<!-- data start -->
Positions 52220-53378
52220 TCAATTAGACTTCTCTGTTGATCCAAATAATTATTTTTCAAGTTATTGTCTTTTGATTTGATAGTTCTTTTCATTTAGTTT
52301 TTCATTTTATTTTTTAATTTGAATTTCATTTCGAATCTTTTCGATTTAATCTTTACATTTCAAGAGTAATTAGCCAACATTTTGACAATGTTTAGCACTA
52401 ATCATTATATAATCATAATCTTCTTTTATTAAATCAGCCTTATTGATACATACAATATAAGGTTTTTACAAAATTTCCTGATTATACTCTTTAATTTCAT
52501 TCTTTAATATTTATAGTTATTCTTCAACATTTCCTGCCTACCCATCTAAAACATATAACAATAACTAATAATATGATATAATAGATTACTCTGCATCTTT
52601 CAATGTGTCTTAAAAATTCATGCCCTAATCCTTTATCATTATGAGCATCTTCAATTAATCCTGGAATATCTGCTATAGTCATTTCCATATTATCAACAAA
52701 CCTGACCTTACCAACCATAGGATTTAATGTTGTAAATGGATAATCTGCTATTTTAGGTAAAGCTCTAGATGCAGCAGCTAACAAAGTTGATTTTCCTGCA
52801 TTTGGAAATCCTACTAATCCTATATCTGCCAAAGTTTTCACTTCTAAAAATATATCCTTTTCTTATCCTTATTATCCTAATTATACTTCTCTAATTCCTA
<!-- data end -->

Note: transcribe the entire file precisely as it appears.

Positions 52220-53378
52220 TCAATTAGACTTCTCTGTTGATCCAAATAATTATTTTTCAAGTTATTGTCTTTTGATTTGATAGTTCTTTTCATTTAGTTT
52301 TTCATTTTATTTTTTAATTTGAATTTCATTTCGAATCTTTTCGATTTAATCTTTACATTTCAAGAGTAATTAGCCAACATTTTGACAATGTTTAGCACTA
52401 ATCATTATATAATCATAATCTTCTTTTATTAAATCAGCCTTATTGATACATACAATATAAGGTTTTTACAAAATTTCCTGATTATACTCTTTAATTTCAT
52501 TCTTTAATATTTATAGTTATTCTTCAACATTTCCTGCCTACCCATCTAAAACATATAACAATAACTAATAATATGATATAATAGATTACTCTGCATCTTT
52601 CAATGTGTCTTAAAAATTCATGCCCTAATCCTTTATCATTATGAGCATCTTCAATTAATCCTGGAATATCTGCTATAGTCATTTCCATATTATCAACAAA
52701 CCTGACCTTACCAACCATAGGATTTAATGTTGTAAATGGATAATCTGCTATTTTAGGTAAAGCTCTAGATGCAGCAGCTAACAAAGTTGATTTTCCTGCA
52801 TTTGGAAATCCTACTAATCCTATATCTGCCAAAGTTTTCACTTCTAAAAATATATCCTTTTCTTATCCTTATTATCCTAATTATACTTCTCTAATTCCTA